The Future of Mobility

Sensing the Future of Infrastructure

Lauren Linderman
Professor Linderman

Lauren Linderman, Associate Professor, Civil, Environmental, and Geo- Engineering
Area of Expertise: Bridge Engineering

Our nation’s infrastructure suffers from the perennial challenge of how to leverage limited resources to effectively maintain roadways, bridges, and lifelines. These systems are typically designed for a 50- to 100-year lifespan and are often used significantly longer. Increased demand from larger vehicles, greater traffic volume, and climate change will only put a greater strain on our infrastructure. 

Regular inspection and maintenance is critical both for everyday performance and for informing longer-term decisions about whether to rehabilitate or replace older structures. The Fern Hollow Bridge collapse in Pittsburgh highlights how routine inspection—which identifies deficiencies—needs to be accompanied by performance tracking and maintenance prioritization in order to avoid catastrophic failures. With infrastructure sensor technology proliferating and becoming more affordable, we can better track the performance of key structures and provide stakeholders with decision-making support in the future. Instrumenting infrastructure not only provides vital data to assess the ongoing performance of existing structures but can also inform choices about future projects, making them more durable and effective.

While the push for structural health monitoring systems is not new, the improvement in sensing technologies, deployment strategies, and data analysis techniques means this is no longer a what-if but a viable strategy.

Drone Inspecting Bridge

Including sensing technology and performance tracking plans in the design stage allows key quantities to be measured and knowledge of design limit states to be incorporated. The I-35W St. Anthony Falls Bridge in Minneapolis is fitted with more than 500 sensors selected to monitor structural changes over time and confirm design assumptions. The foresight to implement this system during construction allowed for temperature and strain measurements to be gathered from sensors embedded inside the concrete superstructure. The temperature loads and concrete response are essential for characterizing the long-term serviceability of the bridge and for providing unique insight on the environmental loads on these structures. These loads often dominate as compared to traditionally measured auto traffic. The sensors installed in the bridge do far more than inform agencies about its condition; they also provide insights into how issues such as temperature gradients and creep behavior should influence future designs in the region.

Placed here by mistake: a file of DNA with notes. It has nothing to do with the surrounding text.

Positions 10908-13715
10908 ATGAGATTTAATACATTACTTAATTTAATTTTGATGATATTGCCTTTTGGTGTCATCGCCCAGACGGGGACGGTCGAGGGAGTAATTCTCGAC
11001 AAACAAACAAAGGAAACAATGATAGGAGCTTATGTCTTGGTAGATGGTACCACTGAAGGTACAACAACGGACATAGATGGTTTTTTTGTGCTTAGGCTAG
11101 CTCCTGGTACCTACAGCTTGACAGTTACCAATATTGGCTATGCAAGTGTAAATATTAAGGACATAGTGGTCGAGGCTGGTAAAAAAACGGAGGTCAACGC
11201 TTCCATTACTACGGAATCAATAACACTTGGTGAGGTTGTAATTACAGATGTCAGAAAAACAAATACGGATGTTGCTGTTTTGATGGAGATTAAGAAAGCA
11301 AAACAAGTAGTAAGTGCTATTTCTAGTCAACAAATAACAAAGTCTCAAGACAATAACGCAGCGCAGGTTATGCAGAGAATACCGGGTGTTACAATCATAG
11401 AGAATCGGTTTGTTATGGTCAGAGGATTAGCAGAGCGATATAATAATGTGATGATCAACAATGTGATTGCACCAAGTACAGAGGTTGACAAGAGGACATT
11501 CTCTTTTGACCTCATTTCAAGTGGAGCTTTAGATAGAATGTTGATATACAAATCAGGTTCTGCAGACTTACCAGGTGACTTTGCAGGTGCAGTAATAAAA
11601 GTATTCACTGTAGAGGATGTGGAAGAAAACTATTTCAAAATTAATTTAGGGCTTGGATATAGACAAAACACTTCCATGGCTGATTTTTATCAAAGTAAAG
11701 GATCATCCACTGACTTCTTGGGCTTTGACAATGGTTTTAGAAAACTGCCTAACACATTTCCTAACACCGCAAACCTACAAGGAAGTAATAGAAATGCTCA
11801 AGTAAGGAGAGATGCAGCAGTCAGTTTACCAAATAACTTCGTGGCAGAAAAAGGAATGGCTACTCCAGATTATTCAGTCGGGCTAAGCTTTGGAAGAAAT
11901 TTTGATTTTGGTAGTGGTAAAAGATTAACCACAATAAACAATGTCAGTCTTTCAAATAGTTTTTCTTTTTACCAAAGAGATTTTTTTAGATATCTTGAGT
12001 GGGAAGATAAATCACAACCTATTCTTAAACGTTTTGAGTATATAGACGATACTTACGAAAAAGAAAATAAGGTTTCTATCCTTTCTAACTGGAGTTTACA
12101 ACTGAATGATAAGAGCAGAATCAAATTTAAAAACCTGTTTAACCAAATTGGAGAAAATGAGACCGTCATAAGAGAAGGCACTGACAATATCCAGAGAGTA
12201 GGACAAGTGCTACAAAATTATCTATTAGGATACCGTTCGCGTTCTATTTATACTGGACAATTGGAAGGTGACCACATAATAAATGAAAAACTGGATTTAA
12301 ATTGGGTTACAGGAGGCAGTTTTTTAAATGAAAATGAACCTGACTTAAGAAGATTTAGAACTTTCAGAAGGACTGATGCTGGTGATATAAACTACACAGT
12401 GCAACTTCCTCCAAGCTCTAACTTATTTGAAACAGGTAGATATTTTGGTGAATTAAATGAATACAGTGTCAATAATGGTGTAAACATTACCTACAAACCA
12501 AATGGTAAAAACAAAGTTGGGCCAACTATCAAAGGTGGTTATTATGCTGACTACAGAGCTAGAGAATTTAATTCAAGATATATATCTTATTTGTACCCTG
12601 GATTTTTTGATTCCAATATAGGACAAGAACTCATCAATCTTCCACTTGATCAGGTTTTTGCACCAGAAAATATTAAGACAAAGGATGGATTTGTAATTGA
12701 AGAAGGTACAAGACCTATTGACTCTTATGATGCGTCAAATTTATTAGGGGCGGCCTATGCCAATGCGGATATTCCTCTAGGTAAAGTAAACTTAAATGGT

While the push for structural health monitoring systems is not new, the improvement in sensing technologies, deployment strategies, and data analysis techniques means this is no longer a “what-if” but a viable strategy. Numerous DOTs utilize uncrewed aerial vehicles for regular “visual” inspection of bridge structures, simplifying inspection of structures over rivers and access to hard-to-reach areas. Computer vision algorithms allow these videos to be analyzed for signs of distress and comparison among repeated inspections. Smartphones equipped with onboard sensing, such as accelerometers, allow for routine drives along these networks to be used for system characterization. The application of these tools from the computer science and aerospace fields already enables improved analysis of existing structures. 

Combining embedded sensors with surface-level observations will provide a more complete picture of infrastructure performance. The advent of low-power, low-cost embedded wireless technologies will allow for dense deployments of these sensors to capture loads and behavior over time. These emerging technologies will supplement visual inspection and traditional load-rating techniques. However, synthesizing this data to identify potential structural distress is not straightforward, as each bridge, tunnel, and road design is unique and subjected to very local load demands. The question becomes how we leverage and augment these tools to effectively prioritize maintenance and replacement of these systems.